It is funny when you see the same company realize the power of bloggers at one side of the ocean and ignore it completly at the other side! Shouldn't the whole company have the same policy?

    floatr, I guess that you are right. They should get Scott Monty to ACT! There is already a lot of damage caused by the stupid comment. Customer service starts with listening to your customers, that is so true!

    Let's hope they are listening!

  4. scottmonty says:

    Apologies for not getting to this sooner; I was on holiday last week and chose to (mostly) unplug. After reading some of the posts and comments, I can see why there are some negative reactions.

    As you can imagine, Ford is a large company and there are a lot of projects that are handled by agencies as well as by region-specific staff, and we're all at different points on the learning curve. The Fiesta Movement in the U.S. is one of the most progressive social media projects underway; at other areas within the company, we're learning to develop different digital materials to support our activities.

    Blogger / digital influencer outreach is a bit of an art; everyone comes to it from a different perspective and has a unique approach on how to make it work. It would be very awkward for me at the corporate level here in the U.S. to be able to say how it should be done in the UAE. Clearly, we could have done more to research and interact with such individuals as part of the program – if we wanted to make that a part of our effort on the Fiesta in the Middle East. As my colleague in Marketing & Product Management for Ford Middle East said, a full-fledged blogger outreach program wasn't considered.

    Does that mean it shouldn't be considered next time? It will depend on the goals of the program and our ability to do it well. But I'm sure the fact that at least you and two other ME bloggers have taken the time to write about this will make us reassess how we approach it. It's this kind of interaction that helps us to learn.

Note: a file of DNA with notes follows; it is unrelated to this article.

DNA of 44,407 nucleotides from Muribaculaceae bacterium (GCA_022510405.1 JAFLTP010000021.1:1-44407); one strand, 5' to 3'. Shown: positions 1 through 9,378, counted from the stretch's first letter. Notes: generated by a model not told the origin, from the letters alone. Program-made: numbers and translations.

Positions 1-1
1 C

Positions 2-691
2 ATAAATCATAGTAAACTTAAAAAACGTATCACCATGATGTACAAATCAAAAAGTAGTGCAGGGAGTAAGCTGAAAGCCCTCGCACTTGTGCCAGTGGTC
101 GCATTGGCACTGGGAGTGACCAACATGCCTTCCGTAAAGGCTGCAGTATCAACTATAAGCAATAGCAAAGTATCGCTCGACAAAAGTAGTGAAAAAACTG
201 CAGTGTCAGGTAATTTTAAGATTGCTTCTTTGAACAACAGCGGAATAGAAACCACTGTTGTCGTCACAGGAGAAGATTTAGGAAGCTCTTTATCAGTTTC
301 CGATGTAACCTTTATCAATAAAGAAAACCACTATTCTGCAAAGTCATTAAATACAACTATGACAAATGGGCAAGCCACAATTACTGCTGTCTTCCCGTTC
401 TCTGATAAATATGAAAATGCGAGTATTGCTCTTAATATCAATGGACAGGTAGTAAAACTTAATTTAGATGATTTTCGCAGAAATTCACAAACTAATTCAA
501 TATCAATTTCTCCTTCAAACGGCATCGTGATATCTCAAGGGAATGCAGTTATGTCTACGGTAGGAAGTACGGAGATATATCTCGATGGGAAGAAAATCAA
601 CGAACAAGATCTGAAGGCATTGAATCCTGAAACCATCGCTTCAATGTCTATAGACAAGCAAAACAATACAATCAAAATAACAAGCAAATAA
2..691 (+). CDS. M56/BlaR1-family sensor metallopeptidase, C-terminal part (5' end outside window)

Thanks for being passionate about the subject.

    Scott Monty
    Global Digital Communications
    Ford Motor Company

  5. Mooncricket says:

    Hmm, Interesting.

  6. FadiPick says:

    Mooncricket, it is ineed :)

  7. FadiPick says:

    Scott, I am glad that this post managed to grab your attention. I hope that you had a good time in your vacation and are back now with fresh energy to follow up on this matter.

    I think that the issue here is not the decision of Ford not to undertake a full-fledged blogger outreach program in the middle east. It is more about the irresponsible comment of a Ford ME official about the non-existance of enough bloggers in the region to carry out such program. That is the source of anger for bloggers that is still neglected and brushed away.

    It is understandable that employees in different regions may be at different points on the learning curve, but shouldn't Ford head quarters ask people who they hire and who lack expertise in social media not to go public and speak in Ford's name? Shouldn't people at the company who is responsible for public relations to be better trained in social media so that to avoid such terrible mistakes?

    What we are asking Ford is a simple apology, or maybe an acknowledgement of the size and infleuence of bloggers in the region. I, myself, can see a successful replicate of the Fiesta movement in the US. Maybe you should explore this option.

    Hope this makes things clearer to you.

    We will be waiting for some action from Ford.

    Have a good day…

  8. scottmonty says:

    I appreciate the clarification. Personally, I haven't performed any research or investigation to truly understand the Middle Eastern blogosphere and its major influencers. I'm sure they exist, but I'm not sure in what forms or how widely read they are. I acknowledge there are bloggers in the region, but I can't say for certain how many, how influential they are, or what topics they cover. It could very well be that our regional managers determined that there wasn't a right fit for what they were trying to accomplish.

    To be honest though, the only anger I've seen on this issue has been contained on two blogs, and the only reason it came to my attention is because you DM'd me on Twitter. That should say something about the size & influence of the bloggers in the region right there – at least as it pertains to this particular situation.

    As far as the Fiesta Movement is concerned, it is something that is specific only to the United States, as it's a preview of a vehicle that is not yet produced in North America. As I understand it, the Fiesta is already available in the Middle East – so the notion of getting feedback on and building excitement for a not-yet-produced vehicle (the goal of the program) is not possible.

  9. FadiPick says:

    Scout, touché! I wish Ford ME said what they said in your way. Thanks for the
    well thought out reply. Hope to see you again around our modest blog :)

©2010 thoughtpick, copyrights reserved.